We shouldn’t be surprised, therefore, if cap and trade and other such measures are again before us—perhaps through lawless executive order. Reaching vast areas of life, like Obamacare, the president’s energy agenda could, as he promised four years ago, “fundamentally transform e United States of America.”

In Global Warming Case, Supreme Court Reaches Correct Result But Leaves Room for Mischievous Litigation

In the important global warming case decided today, American Electric Power Co. v. Connecticut, the Supreme Court unanimously reached the correct result but one that still leaves room for plenty of mischievous litigation.  While it’s clearly true that, as the Court said, the Clean Air Act and the EPA exist to deal with the claims the plaintiffs made here—that the defendants’ carbon dioxide emissions are pollutants that cause global warming—the Court left open the possibility of claims on state common-law grounds such as nuisance.  And it unfortunately said nothing about whether any such disputes, whether challenging EPA action or suing under state law, are properly “cases and controversies” ripe for judicial resolution.

The judiciary was not meant to be the sole method for resolving grievances with the government, even if everything looks like a nail to lawyers who only have a hammer.  This case is the perfect example of a “political question” best left to the political branches: The science and politics of global warming is so complex and nuanced that there simply isn’t a judicial role to be had.

As Cato’s amicus brief argued, the chain of causation between the defendants’ carbon emissions and the alleged harm caused by global warming is so attenuated that it resembles the famed “butterfly effect.” Just as butterflies should not be sued for causing tsunamis, a handful of utility companies in the Northeastern United States should not be sued for the complex (and disputed) harms of global warming. Even if plaintiffs (here or in a future case) can demonstrate causation, it is unconstitutional for courts to make nuanced policy decisions that should be left to the legislature.  Just as it’s improper for a legislature to pass a statute punishing a particular person (bill of attainder), it’s beyond courts’ constitutional authority to determine wide-ranging policies in which numerous considerations must be weighed in anything but an adversarial litigation process.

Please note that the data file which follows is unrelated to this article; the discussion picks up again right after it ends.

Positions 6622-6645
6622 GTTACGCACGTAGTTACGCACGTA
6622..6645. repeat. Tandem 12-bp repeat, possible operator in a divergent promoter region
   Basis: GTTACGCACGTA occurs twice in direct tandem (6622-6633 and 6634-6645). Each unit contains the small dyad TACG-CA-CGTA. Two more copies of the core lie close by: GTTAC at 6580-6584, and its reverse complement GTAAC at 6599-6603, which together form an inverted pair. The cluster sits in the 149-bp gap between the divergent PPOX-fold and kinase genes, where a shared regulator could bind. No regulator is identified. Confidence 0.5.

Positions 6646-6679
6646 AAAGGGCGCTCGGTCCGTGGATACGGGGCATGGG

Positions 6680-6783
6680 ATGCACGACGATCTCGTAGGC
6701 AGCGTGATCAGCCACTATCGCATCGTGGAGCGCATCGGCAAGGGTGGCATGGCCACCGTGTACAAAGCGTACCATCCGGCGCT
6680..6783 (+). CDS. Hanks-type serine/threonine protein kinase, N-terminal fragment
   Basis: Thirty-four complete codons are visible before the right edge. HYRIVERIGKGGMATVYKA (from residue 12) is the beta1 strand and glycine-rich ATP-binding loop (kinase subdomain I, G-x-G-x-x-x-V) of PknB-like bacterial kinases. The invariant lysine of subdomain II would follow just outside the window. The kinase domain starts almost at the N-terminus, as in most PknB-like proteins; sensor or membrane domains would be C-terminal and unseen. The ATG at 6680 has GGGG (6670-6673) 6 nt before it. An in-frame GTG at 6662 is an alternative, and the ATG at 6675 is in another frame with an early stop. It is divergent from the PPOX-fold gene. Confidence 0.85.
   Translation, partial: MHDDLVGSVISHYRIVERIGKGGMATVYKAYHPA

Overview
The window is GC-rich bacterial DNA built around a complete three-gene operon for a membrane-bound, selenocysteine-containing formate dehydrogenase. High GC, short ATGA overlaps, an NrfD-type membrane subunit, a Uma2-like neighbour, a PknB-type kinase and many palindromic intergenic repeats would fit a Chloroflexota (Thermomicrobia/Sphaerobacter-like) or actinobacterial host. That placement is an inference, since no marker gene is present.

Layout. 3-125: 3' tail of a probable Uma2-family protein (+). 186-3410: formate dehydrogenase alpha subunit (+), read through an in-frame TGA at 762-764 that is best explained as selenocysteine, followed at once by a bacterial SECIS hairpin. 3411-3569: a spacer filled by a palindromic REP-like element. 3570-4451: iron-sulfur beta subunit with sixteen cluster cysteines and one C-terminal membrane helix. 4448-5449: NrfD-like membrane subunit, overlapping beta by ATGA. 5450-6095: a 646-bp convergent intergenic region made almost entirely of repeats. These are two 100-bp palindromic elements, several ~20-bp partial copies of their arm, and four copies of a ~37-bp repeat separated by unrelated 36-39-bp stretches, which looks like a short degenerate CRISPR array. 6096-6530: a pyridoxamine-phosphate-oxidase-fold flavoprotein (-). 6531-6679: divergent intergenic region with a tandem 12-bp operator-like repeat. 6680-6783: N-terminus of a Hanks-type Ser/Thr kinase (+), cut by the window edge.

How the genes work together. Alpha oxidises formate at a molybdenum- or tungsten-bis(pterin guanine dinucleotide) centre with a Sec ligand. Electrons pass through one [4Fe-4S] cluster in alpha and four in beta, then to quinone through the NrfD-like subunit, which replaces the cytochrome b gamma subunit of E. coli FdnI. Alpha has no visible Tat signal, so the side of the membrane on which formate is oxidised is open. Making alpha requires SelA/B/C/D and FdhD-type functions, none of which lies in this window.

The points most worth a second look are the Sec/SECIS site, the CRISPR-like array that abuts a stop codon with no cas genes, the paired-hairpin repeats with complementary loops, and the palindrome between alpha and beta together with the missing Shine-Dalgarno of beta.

If a court were to adjudicate claims like those at issue in American Electric Power and issue an order dictating emissions standards, two things will happen: 1) the elected branches will be encouraged to abdicate to the courts their responsibilities for addressing complex and controversial policy issues, and 2) an already difficult situation would become nearly intractable as regulatory agencies and legislative actors butt heads with court orders issued across the country in quickly multiplying global warming cases. These inevitable outcomes are precisely why the standing and political question doctrines exist.

Dissatisfaction with the decisions and pace of government does not give someone the right to sue over anything. Or, as Chief Justice Marshall once said, “If the judicial power extended to every question under the laws of the United States … [t]he division of power [among the branches of government] could exist no longer, and the other departments would be swallowed up by the judiciary.”

Curricula with an Agenda? It Ain’t Just Big Coal

Today the Washington Post has a big story on efforts by the coal industry to get public schools to teach positive things about — you guessed it — coal. The impetus for the article is no doubt a recent kerfuffle over education mega-publisher Scholastic sending schools free copies of the industry-funded lesson plan “The United States of Energy.” Many parents and environmentalists were upset over businesses putting stealthy moves on kids, and Scholastic eventually promised to cease publication of the plan.

Loaded curricula designed to coerce specific sympathies from children, however, hardly come just from industry, as the Post story notes. Indeed, as I write in the new Cato book Climate Coup: Global Warming’s Invasion of Our Government and Our Lives, much of the curricular material put out at least on climate change is decidedly alarmist in nature, and is funded by you, the taxpayer. In other words, lots of people are trying to use the schools to push their biases on your kids, which is an especially dangerous thing considering how unsettled, uncertain, and multi-sided so many issues are.

In light of the huge question marks that exist in almost all subjects that schools address, the best education system is the one that is most decentralized, in which ideas can compete rather than having one (very likely flawed) conclusion imposed as orthodoxy. And it would be a system in which no level of government — either district, state, or federal — would decide what view is correct, or what should be taught based on the existence of some supposed consensus, as if “consensus” were synonymous with “absolute truth.” What is truth should not be decided by who has the best lobbyists or most political weight, nor should children be forced to learn what government simply deems to be best.